2017

BACK TO BASICS

Painting the Big Picture

by Tony Gojanovic

In today’s highly competitive global business environment, a corporation’s edge often is determined by the quality of the decisions it makes. Decisions must be based on reliable, complete information—rather than on sketchy data and gut feelings. Poor decisions no longer can be absorbed—much less tolerated—by any organization.

A popular tool for a manager to use to make smart decisions is a scorecard. A scorecard comes in many different flavors; one common type is based on color coding a point estimate—usually a mean statistic—compared to a predetermined standard. One color indicates bad or unacceptable and another indicates good or acceptable.

Table 1 is an example of a scorecard that tracks the mean of oxygen levels in individually bottled and packaged beer each month for a brewery.


Dissolved oxygen in beer is undesirable because it can oxidize the product and shorten shelf life. This limits the consumer’s acceptance of the beer and the distribution operation’s flexibility in delivering the product. Sometimes beer is inadvertently exposed to oxygen during packaging, but there are ways to minimize the total amount present.

In Table 1, the darker shade of gray in the “average” column indicates acceptable levels. The brewer’s goal is to have fewer than 150 parts per billion (ppb) of oxygen in each bottle of beer. This basic scorecard’s results are alarming: In nine out of the 12 months, the levels of oxygen in the beer show unacceptable readings.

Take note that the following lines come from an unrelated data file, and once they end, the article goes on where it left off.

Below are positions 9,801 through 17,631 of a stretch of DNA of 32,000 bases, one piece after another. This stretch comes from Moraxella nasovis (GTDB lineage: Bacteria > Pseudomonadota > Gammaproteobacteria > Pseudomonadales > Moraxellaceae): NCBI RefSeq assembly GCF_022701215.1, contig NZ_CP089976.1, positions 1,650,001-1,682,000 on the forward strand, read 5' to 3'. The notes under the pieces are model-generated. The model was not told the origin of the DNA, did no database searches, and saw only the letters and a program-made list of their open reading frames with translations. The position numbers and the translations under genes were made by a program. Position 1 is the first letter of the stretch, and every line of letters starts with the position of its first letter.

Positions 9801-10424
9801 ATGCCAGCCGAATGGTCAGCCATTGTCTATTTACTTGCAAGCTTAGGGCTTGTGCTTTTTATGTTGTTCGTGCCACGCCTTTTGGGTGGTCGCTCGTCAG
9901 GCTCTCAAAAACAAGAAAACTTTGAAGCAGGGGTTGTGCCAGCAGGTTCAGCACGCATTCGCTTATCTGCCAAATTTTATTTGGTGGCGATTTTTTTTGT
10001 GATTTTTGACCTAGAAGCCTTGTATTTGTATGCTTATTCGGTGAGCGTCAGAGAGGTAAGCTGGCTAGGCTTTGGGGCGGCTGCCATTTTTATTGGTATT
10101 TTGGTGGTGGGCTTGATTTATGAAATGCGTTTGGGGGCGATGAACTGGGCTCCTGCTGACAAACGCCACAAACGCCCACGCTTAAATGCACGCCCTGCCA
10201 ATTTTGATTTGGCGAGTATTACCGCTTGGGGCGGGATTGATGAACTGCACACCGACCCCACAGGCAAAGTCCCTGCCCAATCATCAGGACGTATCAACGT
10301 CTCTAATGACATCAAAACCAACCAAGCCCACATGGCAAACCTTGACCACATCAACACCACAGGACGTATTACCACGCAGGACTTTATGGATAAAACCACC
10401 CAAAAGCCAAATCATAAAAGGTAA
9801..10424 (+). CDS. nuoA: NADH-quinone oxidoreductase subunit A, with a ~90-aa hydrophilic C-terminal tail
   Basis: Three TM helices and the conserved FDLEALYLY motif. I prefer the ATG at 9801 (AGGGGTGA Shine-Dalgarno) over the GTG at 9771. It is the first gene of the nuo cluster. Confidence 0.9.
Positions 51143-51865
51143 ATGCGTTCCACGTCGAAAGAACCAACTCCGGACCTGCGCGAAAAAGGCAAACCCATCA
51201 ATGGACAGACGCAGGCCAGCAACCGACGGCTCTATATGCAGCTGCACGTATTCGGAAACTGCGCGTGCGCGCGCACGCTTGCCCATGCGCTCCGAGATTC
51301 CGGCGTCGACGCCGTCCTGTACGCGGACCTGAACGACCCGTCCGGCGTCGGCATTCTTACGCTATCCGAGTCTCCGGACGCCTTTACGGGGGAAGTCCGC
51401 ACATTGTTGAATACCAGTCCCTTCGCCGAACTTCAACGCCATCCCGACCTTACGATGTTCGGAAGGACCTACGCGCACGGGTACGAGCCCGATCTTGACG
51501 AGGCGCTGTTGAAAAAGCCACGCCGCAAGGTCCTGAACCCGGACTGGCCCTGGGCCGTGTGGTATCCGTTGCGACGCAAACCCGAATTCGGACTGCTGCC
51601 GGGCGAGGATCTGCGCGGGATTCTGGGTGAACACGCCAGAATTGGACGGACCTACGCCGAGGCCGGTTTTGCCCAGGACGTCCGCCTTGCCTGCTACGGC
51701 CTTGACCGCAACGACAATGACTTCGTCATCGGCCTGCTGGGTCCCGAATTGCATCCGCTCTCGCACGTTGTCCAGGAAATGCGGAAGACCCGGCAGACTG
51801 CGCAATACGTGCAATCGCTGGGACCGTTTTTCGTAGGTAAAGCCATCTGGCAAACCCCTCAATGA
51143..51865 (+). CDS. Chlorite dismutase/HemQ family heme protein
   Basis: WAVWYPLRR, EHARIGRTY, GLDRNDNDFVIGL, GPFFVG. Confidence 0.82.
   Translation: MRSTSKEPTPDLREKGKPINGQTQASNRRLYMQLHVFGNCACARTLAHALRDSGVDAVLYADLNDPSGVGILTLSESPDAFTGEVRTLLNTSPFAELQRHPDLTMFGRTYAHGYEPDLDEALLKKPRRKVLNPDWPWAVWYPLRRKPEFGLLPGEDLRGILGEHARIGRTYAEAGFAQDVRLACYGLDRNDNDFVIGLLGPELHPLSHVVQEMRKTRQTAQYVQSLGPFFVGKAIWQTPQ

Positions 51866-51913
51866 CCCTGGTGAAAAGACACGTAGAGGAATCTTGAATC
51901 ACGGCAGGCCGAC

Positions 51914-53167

Should the brewer be concerned?

Table 1 is several brush strokes away from painting a complete picture. For instance, the scorecard does not indicate variability or provide insight into what proportion of packaged beer leaves the factory containing oxygen levels above 150 ppb.

But it’s still taken seriously. Quality meetings ensue. Rather than focus on the big picture, the managers are distracted by scorecard colors that sometimes paint a different scene than what is really happening.

This example of a basic scorecard is commonplace: Based on averages, the scorecard is easy to calculate and understand but often at the expense of providing a complete picture of what’s truly happening.

In the beer example, the months from January to June are all rated unacceptable. Panicked managers developed improvement plans to cascade to the shop floor, hoping to turn the entire average column of the scorecard to the acceptable color, or, in this case, the darker shade of gray.

The improvement plans seem to work—but only temporarily. The scores for the months of July and August turn to the acceptable darker shade and managers breathe a sigh of relief. September is scored back to an unacceptable rating, and new plans are developed. The cycle continues indefinitely.

There is a more holistic and simple method to provide a comprehensive picture and understand what’s really happening in the process: a boxplot.

A boxplot is a graphical depiction of a set of data in which the box portion represents the 25th and 75th percentiles of the data. Within the box, a line indicates the median value of data—50% of the values are above and 50% are below the line.